Crafting a market for custom wares
If Paul Revere were still around, cranking out church bells and silver teapots in his Boston shop, he might use the website CustomMade.com to find customers.
The Cambridge-based site, founded by a local woodworker, is trying to establish itself as the go-to destination online for consumers who might be in the market for a Bolivian rosewood nightstand or a $4,200 moose-antler chandelier.
But as the company tries to grow from 22 employees and a roster of 2,500 artisans into an eBay-size colossus, it confronts a fascinating conundrum: In an IKEA world, where most consumers are content to assemble $100 bookshelves made of particle board, can you find success selling high-end, finely crafted, made-in-America products?
Mike Salguero and Seth Rosen bought the site from its founder in early 2009 - a “horrible time,’’ Salguero says, to be trying to find customers who might splurge on a $2,500 cigar humidor. But they kept at it, going to woodworking and craft fairs to find artisans willing to pay a $250 annual fee to showcase their work.
Most of the artisans on the site are woodworkers, but CustomMade has added glass artists, custom leather makers, jewelers, and ceramicists of late. Most have a few finished items for sale, but are willing to produce new pieces to a customer’s specifications. CustomMade doesn’t take a cut of the sales - yet. (More on that later.)
Salguero says the average transaction on CustomMade is in the neighborhood of $1,500 to $2,000. He likes to position the site’s merchandise as competing with Restoration Hardware or Pompanoosuc Mills. “You might be paying a small premium for custom,’’ he says, “but you’re also supporting something that’s handcrafted, and that may be made by someone in your community.’’
But in trying to connect with a broad swath of prospective customers, CustomMade runs into the challenge that most of the “makers’’ on its site prefer to emphasize the quality of their work, rather than affordable prices.
“A lot of people have the wrong idea, which is that maybe a maker would be less expensive than buying something in a furniture showroom,’’ says Paula Garbarino, a Medford furniture maker who has been listed on the site for two years. “I’d much rather have people identify something in the photos of my work and say, ‘I want Paula to make something like this for me.’ ’’
Garbarino, whose pieces often feature elaborate pictures done with wood veneer, acknowledges being “more expensive than the vast bulk of their makers.’’ She says she has gotten one commission through the site - a small cabinet that sold for about $4,000. “I’d like more.’’
Quentin Kelly of Milton shares the sentiment. “I’ve gotten very little work from it through the years, and everybody I’ve talked to lately has had the same experience,’’ he says. Most of Kelly’s business comes by way of word-of-mouth from former clients, and from architects and designers he knows.
Kelly remains a CustomMade subscriber, but John Cameron, a Gloucester woodworker, dropped his subscription after two years. “It just didn’t generate any business,’’ he says. “Maybe if the economy improved.’’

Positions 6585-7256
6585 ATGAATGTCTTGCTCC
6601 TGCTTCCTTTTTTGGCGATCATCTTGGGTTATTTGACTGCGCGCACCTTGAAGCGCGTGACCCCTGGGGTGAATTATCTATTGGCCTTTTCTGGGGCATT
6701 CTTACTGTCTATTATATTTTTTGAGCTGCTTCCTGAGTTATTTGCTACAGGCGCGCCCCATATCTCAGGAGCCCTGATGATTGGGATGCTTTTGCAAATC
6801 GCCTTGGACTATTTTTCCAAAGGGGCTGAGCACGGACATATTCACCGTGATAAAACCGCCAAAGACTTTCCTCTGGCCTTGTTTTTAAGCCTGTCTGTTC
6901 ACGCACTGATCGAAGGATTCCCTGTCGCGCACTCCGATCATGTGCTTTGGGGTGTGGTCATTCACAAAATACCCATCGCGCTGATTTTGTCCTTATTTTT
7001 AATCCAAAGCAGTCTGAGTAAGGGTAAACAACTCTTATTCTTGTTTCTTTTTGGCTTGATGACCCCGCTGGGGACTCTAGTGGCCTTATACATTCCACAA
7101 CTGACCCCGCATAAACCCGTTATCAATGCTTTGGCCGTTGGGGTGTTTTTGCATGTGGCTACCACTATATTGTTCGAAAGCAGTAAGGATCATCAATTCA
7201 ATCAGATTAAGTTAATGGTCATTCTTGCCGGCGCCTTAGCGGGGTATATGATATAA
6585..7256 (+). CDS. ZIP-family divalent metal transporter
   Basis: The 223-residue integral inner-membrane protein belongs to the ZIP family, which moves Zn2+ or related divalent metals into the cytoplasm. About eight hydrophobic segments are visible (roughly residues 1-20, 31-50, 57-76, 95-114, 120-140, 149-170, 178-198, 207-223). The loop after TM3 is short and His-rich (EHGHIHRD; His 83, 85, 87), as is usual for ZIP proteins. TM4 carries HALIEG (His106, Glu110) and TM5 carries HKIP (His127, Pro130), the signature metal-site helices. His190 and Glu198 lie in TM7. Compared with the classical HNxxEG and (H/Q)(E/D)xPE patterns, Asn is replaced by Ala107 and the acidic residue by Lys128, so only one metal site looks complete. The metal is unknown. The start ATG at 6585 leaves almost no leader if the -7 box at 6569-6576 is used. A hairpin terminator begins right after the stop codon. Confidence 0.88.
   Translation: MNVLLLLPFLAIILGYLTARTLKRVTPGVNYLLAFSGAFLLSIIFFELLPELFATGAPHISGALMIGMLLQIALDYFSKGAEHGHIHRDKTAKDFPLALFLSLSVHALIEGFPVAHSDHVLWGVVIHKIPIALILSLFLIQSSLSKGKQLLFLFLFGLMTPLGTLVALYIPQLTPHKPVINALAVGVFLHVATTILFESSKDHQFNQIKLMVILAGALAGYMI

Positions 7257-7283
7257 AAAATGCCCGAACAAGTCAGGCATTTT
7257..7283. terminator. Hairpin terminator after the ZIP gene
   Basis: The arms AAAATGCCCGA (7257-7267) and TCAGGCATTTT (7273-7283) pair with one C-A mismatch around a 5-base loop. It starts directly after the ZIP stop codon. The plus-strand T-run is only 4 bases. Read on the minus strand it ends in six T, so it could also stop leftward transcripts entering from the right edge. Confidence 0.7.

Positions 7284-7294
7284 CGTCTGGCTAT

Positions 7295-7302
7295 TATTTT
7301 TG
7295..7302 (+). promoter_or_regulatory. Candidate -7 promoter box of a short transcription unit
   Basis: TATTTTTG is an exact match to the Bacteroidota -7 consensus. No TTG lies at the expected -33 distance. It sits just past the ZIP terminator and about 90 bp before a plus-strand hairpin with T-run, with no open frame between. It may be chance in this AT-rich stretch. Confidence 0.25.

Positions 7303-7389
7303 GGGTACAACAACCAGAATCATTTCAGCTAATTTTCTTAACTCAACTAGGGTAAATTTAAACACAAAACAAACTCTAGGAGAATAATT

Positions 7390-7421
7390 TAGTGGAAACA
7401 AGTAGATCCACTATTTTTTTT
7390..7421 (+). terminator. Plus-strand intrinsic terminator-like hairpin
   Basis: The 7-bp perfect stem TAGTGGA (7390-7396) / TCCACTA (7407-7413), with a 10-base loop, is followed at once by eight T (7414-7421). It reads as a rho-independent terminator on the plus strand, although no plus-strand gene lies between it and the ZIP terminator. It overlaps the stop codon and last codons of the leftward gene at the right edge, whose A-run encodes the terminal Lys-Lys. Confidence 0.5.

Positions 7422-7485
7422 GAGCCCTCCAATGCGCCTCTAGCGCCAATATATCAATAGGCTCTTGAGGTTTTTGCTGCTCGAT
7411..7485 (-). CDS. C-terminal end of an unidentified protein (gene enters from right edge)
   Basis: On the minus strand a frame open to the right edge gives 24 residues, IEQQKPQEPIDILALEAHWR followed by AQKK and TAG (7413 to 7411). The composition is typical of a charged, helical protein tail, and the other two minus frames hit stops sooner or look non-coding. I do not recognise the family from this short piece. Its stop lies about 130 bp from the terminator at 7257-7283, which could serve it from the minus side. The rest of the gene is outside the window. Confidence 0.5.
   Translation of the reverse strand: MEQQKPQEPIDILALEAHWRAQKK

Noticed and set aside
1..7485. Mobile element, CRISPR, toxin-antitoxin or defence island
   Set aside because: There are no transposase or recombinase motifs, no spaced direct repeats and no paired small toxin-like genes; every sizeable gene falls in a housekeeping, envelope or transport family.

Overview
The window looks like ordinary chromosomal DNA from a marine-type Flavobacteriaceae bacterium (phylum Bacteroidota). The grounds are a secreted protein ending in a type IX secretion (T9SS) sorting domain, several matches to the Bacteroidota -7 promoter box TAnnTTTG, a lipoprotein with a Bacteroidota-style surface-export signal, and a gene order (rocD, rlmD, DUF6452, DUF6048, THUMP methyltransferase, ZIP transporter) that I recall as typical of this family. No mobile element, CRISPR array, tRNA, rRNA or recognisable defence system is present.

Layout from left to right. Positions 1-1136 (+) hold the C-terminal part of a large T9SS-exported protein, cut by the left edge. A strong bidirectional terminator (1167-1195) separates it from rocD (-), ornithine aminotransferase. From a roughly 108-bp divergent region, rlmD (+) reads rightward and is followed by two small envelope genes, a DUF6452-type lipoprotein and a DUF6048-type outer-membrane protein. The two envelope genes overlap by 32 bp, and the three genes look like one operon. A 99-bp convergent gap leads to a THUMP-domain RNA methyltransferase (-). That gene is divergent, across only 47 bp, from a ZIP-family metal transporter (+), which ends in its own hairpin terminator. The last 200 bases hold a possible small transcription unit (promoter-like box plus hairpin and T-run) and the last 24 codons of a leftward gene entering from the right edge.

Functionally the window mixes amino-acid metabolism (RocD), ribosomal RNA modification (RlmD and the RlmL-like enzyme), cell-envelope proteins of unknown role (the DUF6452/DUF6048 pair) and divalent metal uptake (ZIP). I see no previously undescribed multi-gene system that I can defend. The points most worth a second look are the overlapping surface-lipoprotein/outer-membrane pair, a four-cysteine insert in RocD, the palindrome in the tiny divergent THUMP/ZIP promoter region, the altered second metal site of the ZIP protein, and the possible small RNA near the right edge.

But others find that the site can connect them with projects that wouldn’t otherwise have come their way. Maine-based craftsman Howard Hatch, who specializes in Art Deco-inspired pool tables, says he sold two tables - at about $20,000 each - through the site.
Evan Court, a 19-year-old woodworker in Concord, N.H., says he joined the site this summer, and “it has one thousand times paid for itself. I have work lined up until after Christmas.’’ Court says he has primarily found projects on CustomMade’s recently introduced job board, where customers describe items they would like to have made, and the site’s makers can bid on them. Last week, Court sealed a deal to make a gateleg dining table for “close to $800,’’ he says.
Salguero says much of the site’s action is shifting to the job board, and the company expects to rely less on subscriptions as a source of revenue in the future. “Right now, someone could get $100,000 worth of work from the site and pay the same price as someone who gets no work,’’ he says. Soon, the company may start extracting a fee of about 10 percent from every project that a maker lands through the job board, but reduce the cost of subscriptions.
But as CustomMade grows, it will have to grapple with Etsy, a Brooklyn-based site that tends to feature lower-priced items, like lamp shades trimmed with beach glass and ceramic pie plates. CustomMade has raised about $5 million, but Etsy has raised ten times as much and gets one hundred times the monthly traffic to its site, according to Compete, a Web analysis service.
Court told me that he hasn’t had much luck selling items at $500 and above on Etsy. But that dynamic could change. The site does list items like a $6,900 dining table made from reclaimed cypress wood.
One intriguing possibility for CustomMade is to go global, inviting craftspeople from Asia, Africa, or Eastern Europe. While shipping prices could prove steep, makers there could still undercut the Americans and Canadians who seek work through the site. Salguero calls it “an open question’’ whether that could happen in the future, but acknowledges that it would likely anger current subscribers.
The promise of CustomMade is appealing: enabling people to practice the crafts they love, and make a living doing it. And if the site - and its makers - can thrive by selling expensive, high-quality goods in an online milieu where the lowest price always seems to prevail, well, that would be revolutionary.